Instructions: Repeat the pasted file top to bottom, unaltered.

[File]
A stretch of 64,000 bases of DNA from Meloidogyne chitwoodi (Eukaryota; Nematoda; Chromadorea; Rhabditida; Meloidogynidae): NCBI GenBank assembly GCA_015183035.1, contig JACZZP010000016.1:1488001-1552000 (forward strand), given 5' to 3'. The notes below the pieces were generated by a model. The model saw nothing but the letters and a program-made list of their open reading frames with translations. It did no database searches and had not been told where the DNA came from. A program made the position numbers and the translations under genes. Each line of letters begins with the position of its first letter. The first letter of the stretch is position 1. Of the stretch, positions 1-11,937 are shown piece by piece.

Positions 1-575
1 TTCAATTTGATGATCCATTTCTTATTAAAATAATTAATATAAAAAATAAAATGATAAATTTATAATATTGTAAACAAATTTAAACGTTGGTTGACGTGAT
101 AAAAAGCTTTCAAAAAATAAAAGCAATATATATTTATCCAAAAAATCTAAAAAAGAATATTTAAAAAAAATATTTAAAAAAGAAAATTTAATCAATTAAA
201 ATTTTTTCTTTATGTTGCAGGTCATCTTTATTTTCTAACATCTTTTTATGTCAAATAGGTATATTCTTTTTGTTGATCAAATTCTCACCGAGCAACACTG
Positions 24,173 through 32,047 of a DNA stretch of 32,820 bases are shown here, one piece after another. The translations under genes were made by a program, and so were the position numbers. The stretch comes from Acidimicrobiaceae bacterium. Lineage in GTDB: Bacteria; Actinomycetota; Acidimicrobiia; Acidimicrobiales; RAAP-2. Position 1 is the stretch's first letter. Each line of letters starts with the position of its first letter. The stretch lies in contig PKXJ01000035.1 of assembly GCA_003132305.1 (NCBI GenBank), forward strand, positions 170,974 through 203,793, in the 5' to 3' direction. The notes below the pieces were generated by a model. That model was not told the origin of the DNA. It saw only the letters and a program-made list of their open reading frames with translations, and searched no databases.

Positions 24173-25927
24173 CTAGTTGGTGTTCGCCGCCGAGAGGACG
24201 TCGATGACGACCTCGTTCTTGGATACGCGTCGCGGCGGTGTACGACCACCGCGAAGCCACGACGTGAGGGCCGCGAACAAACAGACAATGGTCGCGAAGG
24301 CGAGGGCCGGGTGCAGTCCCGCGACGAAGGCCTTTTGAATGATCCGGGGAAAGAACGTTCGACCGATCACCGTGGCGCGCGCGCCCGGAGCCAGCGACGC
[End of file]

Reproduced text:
A stretch of 64,000 bases of DNA from Meloidogyne chitwoodi (Eukaryota; Nematoda; Chromadorea; Rhabditida; Meloidogynidae): NCBI GenBank assembly GCA_015183035.1, contig JACZZP010000016.1:1488001-1552000 (forward strand), given 5' to 3'. The notes below the pieces were generated by a model. The model saw nothing but the letters and a program-made list of their open reading frames with translations. It did no database searches and had not been told where the DNA came from. A program made the position numbers and the translations under genes. Each line of letters begins with the position of its first letter. The first letter of the stretch is position 1. Of the stretch, positions 1-11,937 are shown piece by piece.

Positions 1-575
1 TTCAATTTGATGATCCATTTCTTATTAAAATAATTAATATAAAAAATAAAATGATAAATTTATAATATTGTAAACAAATTTAAACGTTGGTTGACGTGAT
101 AAAAAGCTTTCAAAAAATAAAAGCAATATATATTTATCCAAAAAATCTAAAAAAGAATATTTAAAAAAAATATTTAAAAAAGAAAATTTAATCAATTAAA
201 ATTTTTTCTTTATGTTGCAGGTCATCTTTATTTTCTAACATCTTTTTATGTCAAATAGGTATATTCTTTTTGTTGATCAAATTCTCACCGAGCAACACTG
Positions 24,173 through 32,047 of a DNA stretch of 32,820 bases are shown here, one piece after another. The translations under genes were made by a program, and so were the position numbers. The stretch comes from Acidimicrobiaceae bacterium. Lineage in GTDB: Bacteria; Actinomycetota; Acidimicrobiia; Acidimicrobiales; RAAP-2. Position 1 is the stretch's first letter. Each line of letters starts with the position of its first letter. The stretch lies in contig PKXJ01000035.1 of assembly GCA_003132305.1 (NCBI GenBank), forward strand, positions 170,974 through 203,793, in the 5' to 3' direction. The notes below the pieces were generated by a model. That model was not told the origin of the DNA. It saw only the letters and a program-made list of their open reading frames with translations, and searched no databases.

Positions 24173-25927
24173 CTAGTTGGTGTTCGCCGCCGAGAGGACG
24201 TCGATGACGACCTCGTTCTTGGATACGCGTCGCGGCGGTGTACGACCACCGCGAAGCCACGACGTGAGGGCCGCGAACAAACAGACAATGGTCGCGAAGG
24301 CGAGGGCCGGGTGCAGTCCCGCGACGAAGGCCTTTTGAATGATCCGGGGAAAGAACGTTCGACCGATCACCGTGGCGCGCGCGCCCGGAGCCAGCGACGC